Auto Service World
News   February 2, 2007   by Auto Service World

Labour Strife at Harley

Harley-Davidson Motor Company expressed disappointment at the union vote yesterday that rejected a proposed new collective bargaining agreement for employees and authorized a strike at its final assembly operations in York, Pa. A strike at the facility is expected to occur as early as today, when the current contract expires.
As a result of the pending strike, production of Touring and Softail motorcycles at Harley-Davidson’s operations in York has been suspended.
“We are obviously disappointed by the union’s decision,” said Fred Gates, General Manager of Harley-Davidson’s operations in York.
“The proposed contract was structured to help manage future costs that could be detrimental to our business over the long term,” Gates said.
“While Harley-Davidson is a strong company today, we don’t want to find ourselves in ten years in the same position that the Detroit auto industry is in now.”
The proposed contract provided for a four percent wage increase in each of the three contract years.
Two percent of the increase was dependent on the union accepting the company’s salaried health care plan or another plan that would save the company an equal amount of money.
The company’s union employees in York currently pay no premium for health insurance coverage and minimal out of pocket costs.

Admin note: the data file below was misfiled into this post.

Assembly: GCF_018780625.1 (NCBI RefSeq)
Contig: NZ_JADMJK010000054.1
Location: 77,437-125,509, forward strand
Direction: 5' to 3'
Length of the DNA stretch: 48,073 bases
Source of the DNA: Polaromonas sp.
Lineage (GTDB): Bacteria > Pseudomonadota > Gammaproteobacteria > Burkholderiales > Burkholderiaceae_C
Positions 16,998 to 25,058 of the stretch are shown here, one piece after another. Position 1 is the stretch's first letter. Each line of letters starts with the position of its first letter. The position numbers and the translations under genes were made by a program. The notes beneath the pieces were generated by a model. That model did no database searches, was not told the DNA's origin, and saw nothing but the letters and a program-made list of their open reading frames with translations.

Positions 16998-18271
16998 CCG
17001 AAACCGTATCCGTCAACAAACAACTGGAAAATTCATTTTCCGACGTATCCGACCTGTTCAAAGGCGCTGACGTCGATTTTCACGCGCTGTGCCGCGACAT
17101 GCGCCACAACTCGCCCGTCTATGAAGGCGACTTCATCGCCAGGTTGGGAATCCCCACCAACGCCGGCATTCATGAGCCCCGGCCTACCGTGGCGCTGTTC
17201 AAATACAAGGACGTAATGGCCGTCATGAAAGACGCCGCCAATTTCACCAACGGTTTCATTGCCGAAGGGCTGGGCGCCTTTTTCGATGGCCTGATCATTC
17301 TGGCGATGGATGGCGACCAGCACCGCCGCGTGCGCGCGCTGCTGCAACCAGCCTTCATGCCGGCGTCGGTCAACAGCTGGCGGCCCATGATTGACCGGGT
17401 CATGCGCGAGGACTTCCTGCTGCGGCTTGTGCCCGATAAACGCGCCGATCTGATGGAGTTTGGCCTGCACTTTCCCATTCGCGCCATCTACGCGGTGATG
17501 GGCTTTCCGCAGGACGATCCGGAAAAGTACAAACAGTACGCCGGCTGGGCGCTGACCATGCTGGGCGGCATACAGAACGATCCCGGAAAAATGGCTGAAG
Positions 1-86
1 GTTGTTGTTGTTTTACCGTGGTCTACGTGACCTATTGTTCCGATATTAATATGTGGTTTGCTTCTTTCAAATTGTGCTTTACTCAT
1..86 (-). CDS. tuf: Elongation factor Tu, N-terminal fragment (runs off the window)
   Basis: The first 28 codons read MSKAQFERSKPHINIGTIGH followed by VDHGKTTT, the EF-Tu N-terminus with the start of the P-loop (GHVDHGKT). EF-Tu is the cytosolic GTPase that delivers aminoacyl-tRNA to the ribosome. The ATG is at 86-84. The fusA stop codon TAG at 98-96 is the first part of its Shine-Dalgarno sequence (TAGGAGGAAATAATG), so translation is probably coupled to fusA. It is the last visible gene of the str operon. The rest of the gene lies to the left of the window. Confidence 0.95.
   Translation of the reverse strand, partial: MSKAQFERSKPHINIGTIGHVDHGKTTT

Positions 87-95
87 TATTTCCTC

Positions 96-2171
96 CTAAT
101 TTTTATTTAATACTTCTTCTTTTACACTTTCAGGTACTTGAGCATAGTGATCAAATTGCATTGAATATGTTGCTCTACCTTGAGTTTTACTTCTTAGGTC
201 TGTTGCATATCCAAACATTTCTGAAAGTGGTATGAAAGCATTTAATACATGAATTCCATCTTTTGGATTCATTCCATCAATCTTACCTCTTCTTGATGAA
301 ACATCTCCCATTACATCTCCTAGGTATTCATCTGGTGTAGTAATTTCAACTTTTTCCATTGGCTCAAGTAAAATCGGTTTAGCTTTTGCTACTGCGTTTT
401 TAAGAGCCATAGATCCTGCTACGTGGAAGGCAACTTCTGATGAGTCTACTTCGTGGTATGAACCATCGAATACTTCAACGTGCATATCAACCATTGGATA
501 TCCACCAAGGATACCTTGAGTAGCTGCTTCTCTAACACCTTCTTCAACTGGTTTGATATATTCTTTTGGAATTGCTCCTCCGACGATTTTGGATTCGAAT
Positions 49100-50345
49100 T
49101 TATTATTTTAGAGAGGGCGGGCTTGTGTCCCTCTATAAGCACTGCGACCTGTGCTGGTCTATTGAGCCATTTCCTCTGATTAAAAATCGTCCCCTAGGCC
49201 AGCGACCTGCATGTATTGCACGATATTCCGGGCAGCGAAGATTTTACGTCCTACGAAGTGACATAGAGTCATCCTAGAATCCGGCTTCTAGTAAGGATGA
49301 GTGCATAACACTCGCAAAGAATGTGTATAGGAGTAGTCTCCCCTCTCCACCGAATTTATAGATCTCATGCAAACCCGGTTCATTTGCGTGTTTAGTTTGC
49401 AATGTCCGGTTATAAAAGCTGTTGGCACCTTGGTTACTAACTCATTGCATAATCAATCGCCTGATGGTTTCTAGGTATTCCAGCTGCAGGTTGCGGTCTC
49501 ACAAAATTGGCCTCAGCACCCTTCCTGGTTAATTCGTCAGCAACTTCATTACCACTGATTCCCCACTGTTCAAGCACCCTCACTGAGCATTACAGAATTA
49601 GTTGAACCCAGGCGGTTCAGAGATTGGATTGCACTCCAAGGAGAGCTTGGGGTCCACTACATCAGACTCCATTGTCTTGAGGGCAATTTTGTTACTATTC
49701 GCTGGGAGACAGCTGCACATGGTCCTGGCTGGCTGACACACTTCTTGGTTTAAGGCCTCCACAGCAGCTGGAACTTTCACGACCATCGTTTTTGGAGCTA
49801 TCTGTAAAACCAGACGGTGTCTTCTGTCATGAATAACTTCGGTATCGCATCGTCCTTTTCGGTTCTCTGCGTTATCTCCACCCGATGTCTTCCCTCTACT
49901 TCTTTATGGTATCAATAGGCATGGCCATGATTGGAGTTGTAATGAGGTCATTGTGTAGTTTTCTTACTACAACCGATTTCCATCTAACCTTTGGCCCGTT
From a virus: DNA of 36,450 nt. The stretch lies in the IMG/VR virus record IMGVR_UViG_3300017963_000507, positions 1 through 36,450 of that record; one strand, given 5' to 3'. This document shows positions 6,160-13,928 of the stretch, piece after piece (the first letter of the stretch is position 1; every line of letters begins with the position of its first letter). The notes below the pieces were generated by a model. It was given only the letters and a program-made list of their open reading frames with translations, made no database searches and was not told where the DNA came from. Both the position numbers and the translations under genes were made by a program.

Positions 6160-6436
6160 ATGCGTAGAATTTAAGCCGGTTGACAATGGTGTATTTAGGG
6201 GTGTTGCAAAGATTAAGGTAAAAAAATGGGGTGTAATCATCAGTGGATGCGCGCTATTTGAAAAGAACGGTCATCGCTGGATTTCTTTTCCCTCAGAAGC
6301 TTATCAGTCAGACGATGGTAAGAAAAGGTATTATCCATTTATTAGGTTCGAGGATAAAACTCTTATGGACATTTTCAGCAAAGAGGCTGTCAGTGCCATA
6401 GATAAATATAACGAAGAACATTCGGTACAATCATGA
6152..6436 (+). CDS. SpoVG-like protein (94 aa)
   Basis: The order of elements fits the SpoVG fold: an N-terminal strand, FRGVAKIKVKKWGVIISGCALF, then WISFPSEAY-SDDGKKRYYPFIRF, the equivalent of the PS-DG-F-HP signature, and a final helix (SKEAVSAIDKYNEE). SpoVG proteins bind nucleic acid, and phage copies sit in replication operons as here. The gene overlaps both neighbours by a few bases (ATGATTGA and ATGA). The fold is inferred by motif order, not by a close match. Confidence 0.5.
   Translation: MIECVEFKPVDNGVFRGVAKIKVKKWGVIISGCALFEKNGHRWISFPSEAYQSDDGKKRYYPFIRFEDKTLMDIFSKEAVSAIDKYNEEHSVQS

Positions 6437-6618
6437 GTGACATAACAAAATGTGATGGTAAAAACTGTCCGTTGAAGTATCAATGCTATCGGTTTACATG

The proposal would have doubled the Company’s 401(k) contribution match and would have provided a special monthly retirement supplement for certain employees who retire during the contract period.
The proposal also would have instituted a second-tier wage and benefit plan for new employees hired after February 2, 2007.
Harley-Davidson production employees in York are represented by International Association of Machinists and Aerospace Workers (IAM) Local 175.
“Harley-Davidson has no business behaving like they’re on the brink of bankruptcy,” said Tom Buffenbarger, international president of the International Association of Machinists and Aerospace Workers (IAM).
“When Harley was flat on its back in the 1980’s, it was union members who refused to let it die. Harley went on to become an international success story but they’ve obviously forgotten how they got this far.”
“They don’t respect workers as much as their stock options,” declared District 98 Directing Business Representative Tom Boger about company leaders who reported record revenue of more than $1.6 billion for the third quarter of last year.
Harley proposed pay increases that would go into effect in 2008 and 2009, but only if workers agreed to pay more for health care costs.
“These workers build pride into every motorcycle Harley sells and they deserve a fair contract that reflects the success they helped create,” said Buffenbarger. “Instead, this company’s management is risking a successful 26- year partnership for a few cents more in profits. It’s incredibly stupid and shortsighted.”
Founded in 1888, the IAM is among the largest industrial trade unions in North America, representing nearly 700,000 active and retired members in transportation, aerospace, woodworking, shipbuilding and manufacturing sectors.

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